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If Sarah Palin Were Black

Last year, Chauncey DeVega asked a great question: how would we see Sarah Palin if she were black?

As much as we might like to pretend otherwise, blacks in America are not viewed the same way that whites are. Consider that instead of being primarily portrayed as an out-of-touch liberal elitist the way John Kerry was, President Obama—who has degrees from Columbia and Harvard Law—is the subject of persistent rumors that he is Muslim, not an American citizen, and perhaps even a terrorist sleeper agent. It’s hard to imagine any of these rumors swirling around the white John McCain, even though of course it’s McCain, not Obama, who was actually born overseas.

If Sarah Palin were black, her constant protestations that she’s the victim of unfair attacks would not be viewed with the same sympathy by the white majority as an expression of their frustration. Rather many more Americans would see her portrayal of herself as a victim as the whining of an entitled minority—never mind that, black president notwithstanding, it’s still non-whites that have the most reason to feel oppressed in the United States. As DeVega wrote,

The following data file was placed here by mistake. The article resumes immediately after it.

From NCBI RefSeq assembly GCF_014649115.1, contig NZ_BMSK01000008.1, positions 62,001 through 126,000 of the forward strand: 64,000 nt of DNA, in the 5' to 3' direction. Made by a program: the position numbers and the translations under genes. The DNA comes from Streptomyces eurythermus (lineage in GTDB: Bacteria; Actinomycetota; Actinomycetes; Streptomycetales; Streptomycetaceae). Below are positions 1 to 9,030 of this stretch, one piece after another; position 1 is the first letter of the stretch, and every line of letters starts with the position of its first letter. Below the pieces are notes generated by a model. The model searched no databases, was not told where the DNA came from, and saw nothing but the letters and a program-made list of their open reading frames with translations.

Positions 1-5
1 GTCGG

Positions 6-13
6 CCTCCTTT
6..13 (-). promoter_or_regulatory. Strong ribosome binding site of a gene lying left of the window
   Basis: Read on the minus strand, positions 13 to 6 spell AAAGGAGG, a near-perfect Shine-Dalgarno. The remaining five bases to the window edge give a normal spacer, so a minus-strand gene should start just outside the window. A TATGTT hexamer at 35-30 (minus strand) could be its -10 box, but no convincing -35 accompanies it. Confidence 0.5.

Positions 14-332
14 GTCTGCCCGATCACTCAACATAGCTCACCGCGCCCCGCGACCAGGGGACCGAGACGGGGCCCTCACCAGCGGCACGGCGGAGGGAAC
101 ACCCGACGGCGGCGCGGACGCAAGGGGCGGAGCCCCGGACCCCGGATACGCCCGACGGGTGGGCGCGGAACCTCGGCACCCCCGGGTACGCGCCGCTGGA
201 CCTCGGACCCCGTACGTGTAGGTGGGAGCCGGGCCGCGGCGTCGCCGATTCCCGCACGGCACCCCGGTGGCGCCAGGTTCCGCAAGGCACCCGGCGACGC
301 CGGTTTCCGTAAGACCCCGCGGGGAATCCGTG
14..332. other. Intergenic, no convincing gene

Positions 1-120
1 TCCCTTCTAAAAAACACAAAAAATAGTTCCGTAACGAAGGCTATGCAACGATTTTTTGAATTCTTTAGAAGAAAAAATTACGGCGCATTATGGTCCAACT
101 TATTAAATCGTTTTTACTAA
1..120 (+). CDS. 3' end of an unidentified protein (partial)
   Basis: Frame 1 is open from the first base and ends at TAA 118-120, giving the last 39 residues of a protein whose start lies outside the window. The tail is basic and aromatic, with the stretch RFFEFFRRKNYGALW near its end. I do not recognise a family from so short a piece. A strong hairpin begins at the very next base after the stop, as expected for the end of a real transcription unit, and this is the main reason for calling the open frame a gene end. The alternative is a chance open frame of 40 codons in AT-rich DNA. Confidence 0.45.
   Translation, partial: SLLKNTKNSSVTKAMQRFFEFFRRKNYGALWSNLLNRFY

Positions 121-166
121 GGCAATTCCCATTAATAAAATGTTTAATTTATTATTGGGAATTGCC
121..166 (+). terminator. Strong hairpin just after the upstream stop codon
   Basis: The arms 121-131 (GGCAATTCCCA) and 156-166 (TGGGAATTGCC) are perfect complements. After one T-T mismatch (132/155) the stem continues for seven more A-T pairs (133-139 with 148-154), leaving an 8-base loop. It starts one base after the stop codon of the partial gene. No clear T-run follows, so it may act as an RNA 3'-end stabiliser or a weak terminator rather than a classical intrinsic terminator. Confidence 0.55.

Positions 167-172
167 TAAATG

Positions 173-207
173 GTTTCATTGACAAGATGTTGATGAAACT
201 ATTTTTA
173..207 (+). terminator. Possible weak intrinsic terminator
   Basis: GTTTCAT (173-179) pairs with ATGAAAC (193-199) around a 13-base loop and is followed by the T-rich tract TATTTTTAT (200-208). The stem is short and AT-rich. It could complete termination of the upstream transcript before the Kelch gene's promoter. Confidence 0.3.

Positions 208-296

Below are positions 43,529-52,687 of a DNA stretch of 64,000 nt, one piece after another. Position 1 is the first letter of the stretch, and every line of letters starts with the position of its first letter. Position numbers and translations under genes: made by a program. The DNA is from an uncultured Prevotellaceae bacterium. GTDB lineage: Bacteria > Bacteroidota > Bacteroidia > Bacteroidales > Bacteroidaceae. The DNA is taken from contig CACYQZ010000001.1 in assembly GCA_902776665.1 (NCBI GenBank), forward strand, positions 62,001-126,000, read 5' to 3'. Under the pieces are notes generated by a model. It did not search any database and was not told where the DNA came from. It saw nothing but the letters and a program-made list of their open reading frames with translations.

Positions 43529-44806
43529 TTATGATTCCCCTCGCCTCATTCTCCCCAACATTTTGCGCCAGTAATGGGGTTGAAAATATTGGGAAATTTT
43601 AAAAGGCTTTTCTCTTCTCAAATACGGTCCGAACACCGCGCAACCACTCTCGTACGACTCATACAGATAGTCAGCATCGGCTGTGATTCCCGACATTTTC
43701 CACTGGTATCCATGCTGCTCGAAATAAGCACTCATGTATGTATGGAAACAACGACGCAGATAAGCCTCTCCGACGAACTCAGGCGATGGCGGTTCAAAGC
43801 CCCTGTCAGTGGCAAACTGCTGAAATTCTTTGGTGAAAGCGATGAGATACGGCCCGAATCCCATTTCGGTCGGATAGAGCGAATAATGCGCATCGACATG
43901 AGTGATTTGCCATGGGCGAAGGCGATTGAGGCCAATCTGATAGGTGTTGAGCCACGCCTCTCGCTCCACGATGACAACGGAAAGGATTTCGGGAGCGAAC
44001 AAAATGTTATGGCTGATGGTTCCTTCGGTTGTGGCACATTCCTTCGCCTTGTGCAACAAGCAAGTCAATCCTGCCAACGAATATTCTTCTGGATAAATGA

If Sarah Palin were black, her daughter’s out of wedlock, “baby daddy drama” would have been presented as an example of both pathological behavior and a dysfunctional family that is symbolic of the social problems in that community. If Sarah Palin were black, never would the poor decision making by the Palin family be marked off as challenges overcome, or deeds to be valorized.

If Sarah Palin were black, her neo-secessionist husband would have been the death knell for her political career, because as we all know you can’t trust “those people.”

If Sarah Palin were black, her lack of intellectual curiosity, willful and cultivated ignorance, and lack of grace both written and spoken, would not be taken as “folksy.” Instead, Palin would be viewed as unqualified for any public office.

If Sarah Palin were black she would be tarred and feathered as an “affirmative action baby.”

And that, as DougJ at Balloon Juice says, is “before we even get into the targets on the map and the shooting of Gabby Giffords.”

After more than two years of writing this blog, I still haven’t learned how to predict how people will respond to my writing. The posts I am most proud of—and […]

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